of + noun phrase

Discussion in 'Spanish-English Grammar / Gramática Español-Inglés' started by jimpotter, May 1, 2013.

  1. jimpotter New Member

    Hello pals,

    here i have a little confusion that I haven't been able to clarify. It's as to noun phrases, specifically when they need to contain "of". This is from a book exercise. I have to form noun phrases containig "of" and without "of" from 2 boxes:

    in one I find: Action, admission, contigency, damage, flow, legal, flow, loss, press, speed.

    in the other box I find: action, conference, confidence, information, liability, limitation, plan, release, response.

    the book even gives me 2 examples :
    1. action plan
    2. admission of liability

    When should I use "of" in a noun phrase? I need to give an explanation on when to use "of" to form these phrases. Please, help me.
  2. auxilio! Senior Member

    English - Australia
    Aquí está mi intento. No es de las tareas (homework), verdad?

    1. action plan , plan of action
    2. admission of liability , admission information
    3. contingency plan
    4. damage response
    5. flow of information , flow limitation
    6. loss of confidence
    7. press release
    8. speed of response

    'legal' con cualquier de los sustantivos de caja 2.

    Cuando se debería usar 'of'? Cuando la primera palabra es o se refiere a alguna propiedad de la otra cosa, y a veces cuando el segundo sustantivo parece 'contener' el primero, ej. 'plan of action'. Sprachliebhaber lo explica más correctamente.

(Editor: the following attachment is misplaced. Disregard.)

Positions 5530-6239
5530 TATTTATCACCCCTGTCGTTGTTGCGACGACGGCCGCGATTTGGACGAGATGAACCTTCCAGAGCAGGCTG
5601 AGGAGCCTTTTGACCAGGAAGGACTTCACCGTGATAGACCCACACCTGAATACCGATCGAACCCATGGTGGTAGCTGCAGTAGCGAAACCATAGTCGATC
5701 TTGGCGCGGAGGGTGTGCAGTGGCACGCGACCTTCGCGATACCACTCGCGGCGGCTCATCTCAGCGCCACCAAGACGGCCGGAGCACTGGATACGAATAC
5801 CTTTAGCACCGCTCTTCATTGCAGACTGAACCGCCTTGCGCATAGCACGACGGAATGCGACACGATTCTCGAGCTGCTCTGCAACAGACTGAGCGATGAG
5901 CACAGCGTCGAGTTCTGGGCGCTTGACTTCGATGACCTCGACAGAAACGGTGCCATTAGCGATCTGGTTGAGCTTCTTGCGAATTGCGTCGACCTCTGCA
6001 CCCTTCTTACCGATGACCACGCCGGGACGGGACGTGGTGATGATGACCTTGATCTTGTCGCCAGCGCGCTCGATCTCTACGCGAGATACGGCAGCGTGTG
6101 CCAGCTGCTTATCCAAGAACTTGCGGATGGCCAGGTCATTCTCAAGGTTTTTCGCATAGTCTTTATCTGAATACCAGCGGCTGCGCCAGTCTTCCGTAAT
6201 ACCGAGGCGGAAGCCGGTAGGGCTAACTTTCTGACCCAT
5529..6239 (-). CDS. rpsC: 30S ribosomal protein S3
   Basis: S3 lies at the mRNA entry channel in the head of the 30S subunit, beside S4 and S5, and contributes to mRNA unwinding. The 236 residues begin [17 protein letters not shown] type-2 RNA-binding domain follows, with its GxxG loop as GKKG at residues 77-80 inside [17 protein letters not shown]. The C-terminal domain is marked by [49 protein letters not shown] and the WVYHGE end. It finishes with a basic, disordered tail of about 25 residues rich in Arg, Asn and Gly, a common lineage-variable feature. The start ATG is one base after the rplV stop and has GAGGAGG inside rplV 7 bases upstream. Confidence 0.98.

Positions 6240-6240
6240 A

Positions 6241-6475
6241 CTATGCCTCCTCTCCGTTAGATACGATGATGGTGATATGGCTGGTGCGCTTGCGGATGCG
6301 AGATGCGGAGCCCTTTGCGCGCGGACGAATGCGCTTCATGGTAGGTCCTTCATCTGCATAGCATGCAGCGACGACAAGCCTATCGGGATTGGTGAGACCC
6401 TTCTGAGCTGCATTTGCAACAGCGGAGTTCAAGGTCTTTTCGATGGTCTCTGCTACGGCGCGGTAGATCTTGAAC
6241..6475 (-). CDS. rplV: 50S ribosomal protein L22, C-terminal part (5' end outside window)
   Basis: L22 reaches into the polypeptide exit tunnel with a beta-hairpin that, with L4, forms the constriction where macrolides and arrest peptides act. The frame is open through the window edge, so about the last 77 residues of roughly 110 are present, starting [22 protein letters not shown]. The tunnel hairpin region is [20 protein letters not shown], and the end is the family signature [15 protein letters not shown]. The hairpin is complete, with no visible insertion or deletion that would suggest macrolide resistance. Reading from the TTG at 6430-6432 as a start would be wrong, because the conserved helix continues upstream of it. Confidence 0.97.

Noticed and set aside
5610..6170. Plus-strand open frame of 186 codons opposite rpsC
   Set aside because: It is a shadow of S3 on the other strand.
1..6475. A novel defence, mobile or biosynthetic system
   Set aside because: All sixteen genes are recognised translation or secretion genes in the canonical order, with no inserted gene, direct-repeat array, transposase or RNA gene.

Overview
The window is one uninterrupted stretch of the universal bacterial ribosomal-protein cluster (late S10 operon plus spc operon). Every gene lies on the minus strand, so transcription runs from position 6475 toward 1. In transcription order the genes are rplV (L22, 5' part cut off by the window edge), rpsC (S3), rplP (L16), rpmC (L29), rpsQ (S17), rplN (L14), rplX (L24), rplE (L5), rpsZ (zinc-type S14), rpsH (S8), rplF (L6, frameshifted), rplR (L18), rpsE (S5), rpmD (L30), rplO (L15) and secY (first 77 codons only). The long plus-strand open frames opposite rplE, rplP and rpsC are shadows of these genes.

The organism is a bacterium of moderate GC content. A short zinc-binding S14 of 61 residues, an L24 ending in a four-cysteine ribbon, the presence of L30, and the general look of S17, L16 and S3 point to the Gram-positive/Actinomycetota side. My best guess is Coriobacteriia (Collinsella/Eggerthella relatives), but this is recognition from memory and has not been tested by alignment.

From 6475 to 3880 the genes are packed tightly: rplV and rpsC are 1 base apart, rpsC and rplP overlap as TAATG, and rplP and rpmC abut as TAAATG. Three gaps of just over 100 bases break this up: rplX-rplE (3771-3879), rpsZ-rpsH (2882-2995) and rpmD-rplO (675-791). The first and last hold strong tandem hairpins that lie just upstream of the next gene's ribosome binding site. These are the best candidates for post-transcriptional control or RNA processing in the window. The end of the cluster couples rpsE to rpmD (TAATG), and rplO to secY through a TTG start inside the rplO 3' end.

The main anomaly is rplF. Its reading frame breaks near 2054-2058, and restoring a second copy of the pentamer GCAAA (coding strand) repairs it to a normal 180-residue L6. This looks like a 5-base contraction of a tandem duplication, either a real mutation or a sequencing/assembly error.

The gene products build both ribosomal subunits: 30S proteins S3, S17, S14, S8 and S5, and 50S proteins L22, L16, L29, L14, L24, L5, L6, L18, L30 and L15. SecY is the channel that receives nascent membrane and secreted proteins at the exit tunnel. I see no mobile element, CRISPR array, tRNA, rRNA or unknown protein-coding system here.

Last edited: May 2, 2013
  3. Sprachliebhaber Moderator

    USA English
    Noun phrases do not need to contain "of" because of a rule. If a word in box 1 can be considered a noun adjunct (a noun used as an adjective) modifying a word in box 2, then "of" is not required. Obviously "action action" does not make sense (nor does "action of action"), so those two cannot be paired. But "action conference", "action confidence", "action information", "action liability", "action limitation", "action plan", "action release", and "action response" are all possible. Also, "action of conference", "action of confidence", "action of information", "action of limitation", "action of release", and "action of response", although they may be improbable, are all possible; "action of plan" (unlike "plan of action"), however, makes no sense. Similarly, "admission" can be used as a noun adjunct with all of the words in box 2, and can be used with "of" with all of them but "plan" which makes no sense. There is no limitation for "contingency".

    "Legal" is a normal adjective, not a noun, and does not accept "of" with any of the words in box 2. "Legal action", "legal conference", and so forth, however, are noun phrases.

    In simple terms, if a noun can be considered a noun adjunct and can reasonably modify another noun, they can form a noun phrase without any intermediate word. If two nouns make sense joined by "of", the the combination can form a noun phrase.
  4. gengo

    gengo Senior Member

    The basic rule is that if the first noun is serving strictly as an adjective (modifying the second noun), you need no preposition, but if the first noun is the main noun, and the second one tells us more about it (that is, modifies it), then a preposition is needed.


    information flow
    flow of information

    In both cases, flow is the main noun, and information is telling us what kind of flow it is.

    I hope this makes it a little clearer.
  5. jimpotter New Member


    is there any website where I can find more info about it?

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